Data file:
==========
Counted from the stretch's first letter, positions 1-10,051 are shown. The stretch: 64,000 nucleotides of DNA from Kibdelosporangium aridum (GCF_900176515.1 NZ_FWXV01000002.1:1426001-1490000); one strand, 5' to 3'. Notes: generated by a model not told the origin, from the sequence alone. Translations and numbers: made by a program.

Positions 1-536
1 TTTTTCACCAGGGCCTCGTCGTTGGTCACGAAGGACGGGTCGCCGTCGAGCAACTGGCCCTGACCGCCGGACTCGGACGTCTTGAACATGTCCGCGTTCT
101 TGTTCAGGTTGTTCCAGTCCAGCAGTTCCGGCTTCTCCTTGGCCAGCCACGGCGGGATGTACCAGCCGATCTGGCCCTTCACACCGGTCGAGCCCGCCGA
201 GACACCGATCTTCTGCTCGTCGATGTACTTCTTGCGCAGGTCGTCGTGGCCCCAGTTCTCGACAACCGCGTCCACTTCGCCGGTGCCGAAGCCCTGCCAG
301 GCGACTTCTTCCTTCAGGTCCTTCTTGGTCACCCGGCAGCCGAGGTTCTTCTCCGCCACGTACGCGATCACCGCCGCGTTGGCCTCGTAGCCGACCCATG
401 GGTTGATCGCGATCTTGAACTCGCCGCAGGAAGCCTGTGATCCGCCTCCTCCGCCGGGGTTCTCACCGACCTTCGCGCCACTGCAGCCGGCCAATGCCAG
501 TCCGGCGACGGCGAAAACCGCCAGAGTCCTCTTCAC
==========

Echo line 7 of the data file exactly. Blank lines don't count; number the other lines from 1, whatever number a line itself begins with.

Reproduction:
401 GGTTGATCGCGATCTTGAACTCGCCGCAGGAAGCCTGTGATCCGCCTCCTCCGCCGGGGTTCTCACCGACCTTCGCGCCACTGCAGCCGGCCAATGCCAG